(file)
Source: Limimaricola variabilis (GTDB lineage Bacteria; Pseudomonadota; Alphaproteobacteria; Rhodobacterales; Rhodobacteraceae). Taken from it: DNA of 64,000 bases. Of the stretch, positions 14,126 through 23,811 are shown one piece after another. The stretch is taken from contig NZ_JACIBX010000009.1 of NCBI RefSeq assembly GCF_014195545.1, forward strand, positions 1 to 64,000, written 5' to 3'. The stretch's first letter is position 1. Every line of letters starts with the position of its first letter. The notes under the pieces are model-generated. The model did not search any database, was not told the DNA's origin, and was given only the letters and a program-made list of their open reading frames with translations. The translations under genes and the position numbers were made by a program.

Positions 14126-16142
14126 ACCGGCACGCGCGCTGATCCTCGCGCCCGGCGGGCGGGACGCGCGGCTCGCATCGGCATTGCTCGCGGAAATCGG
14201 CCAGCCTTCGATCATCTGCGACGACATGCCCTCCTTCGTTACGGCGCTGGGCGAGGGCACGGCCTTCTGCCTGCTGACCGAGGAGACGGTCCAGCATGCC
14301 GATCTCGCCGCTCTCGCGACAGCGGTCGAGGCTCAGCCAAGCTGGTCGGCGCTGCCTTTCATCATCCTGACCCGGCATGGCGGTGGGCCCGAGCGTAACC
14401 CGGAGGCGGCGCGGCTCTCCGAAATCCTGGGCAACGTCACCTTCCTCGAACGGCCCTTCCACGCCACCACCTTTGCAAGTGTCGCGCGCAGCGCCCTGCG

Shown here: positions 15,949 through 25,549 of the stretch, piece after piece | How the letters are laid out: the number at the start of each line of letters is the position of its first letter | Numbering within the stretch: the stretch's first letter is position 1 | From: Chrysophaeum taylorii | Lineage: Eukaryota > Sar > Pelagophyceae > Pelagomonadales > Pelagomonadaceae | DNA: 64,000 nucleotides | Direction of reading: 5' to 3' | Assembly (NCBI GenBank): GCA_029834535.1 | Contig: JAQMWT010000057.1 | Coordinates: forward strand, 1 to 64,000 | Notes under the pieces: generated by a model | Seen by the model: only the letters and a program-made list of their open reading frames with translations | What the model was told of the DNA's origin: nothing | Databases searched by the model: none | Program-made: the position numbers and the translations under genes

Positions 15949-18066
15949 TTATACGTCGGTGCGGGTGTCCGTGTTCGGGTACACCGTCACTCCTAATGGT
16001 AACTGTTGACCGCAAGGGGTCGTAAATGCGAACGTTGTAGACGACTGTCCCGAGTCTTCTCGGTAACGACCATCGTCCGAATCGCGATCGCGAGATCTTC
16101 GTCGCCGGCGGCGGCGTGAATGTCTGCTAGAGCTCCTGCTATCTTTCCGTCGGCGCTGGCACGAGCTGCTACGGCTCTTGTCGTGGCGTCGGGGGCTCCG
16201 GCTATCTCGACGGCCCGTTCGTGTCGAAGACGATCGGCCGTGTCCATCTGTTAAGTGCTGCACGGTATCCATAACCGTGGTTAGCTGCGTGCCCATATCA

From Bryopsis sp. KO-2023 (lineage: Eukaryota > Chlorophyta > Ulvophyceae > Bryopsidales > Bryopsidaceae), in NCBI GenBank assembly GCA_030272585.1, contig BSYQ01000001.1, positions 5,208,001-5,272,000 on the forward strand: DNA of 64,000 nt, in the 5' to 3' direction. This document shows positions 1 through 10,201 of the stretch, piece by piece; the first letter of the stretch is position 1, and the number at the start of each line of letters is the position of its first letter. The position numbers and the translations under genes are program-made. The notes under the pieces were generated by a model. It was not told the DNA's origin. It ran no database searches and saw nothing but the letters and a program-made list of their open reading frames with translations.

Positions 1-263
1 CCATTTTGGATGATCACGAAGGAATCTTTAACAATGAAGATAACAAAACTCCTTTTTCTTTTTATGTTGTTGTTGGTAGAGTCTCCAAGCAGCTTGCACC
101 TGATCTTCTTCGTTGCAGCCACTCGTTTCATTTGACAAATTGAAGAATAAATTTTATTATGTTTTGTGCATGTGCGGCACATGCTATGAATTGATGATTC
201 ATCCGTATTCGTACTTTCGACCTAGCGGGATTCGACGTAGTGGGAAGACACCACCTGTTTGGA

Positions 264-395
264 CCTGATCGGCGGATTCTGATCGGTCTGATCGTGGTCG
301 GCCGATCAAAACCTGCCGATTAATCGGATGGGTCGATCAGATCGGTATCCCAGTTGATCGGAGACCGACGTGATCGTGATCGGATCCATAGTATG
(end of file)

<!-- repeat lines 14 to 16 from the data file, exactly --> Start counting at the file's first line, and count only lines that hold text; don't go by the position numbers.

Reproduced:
Positions 1-263
1 CCATTTTGGATGATCACGAAGGAATCTTTAACAATGAAGATAACAAAACTCCTTTTTCTTTTTATGTTGTTGTTGGTAGAGTCTCCAAGCAGCTTGCACC
101 TGATCTTCTTCGTTGCAGCCACTCGTTTCATTTGACAAATTGAAGAATAAATTTTATTATGTTTTGTGCATGTGCGGCACATGCTATGAATTGATGATTC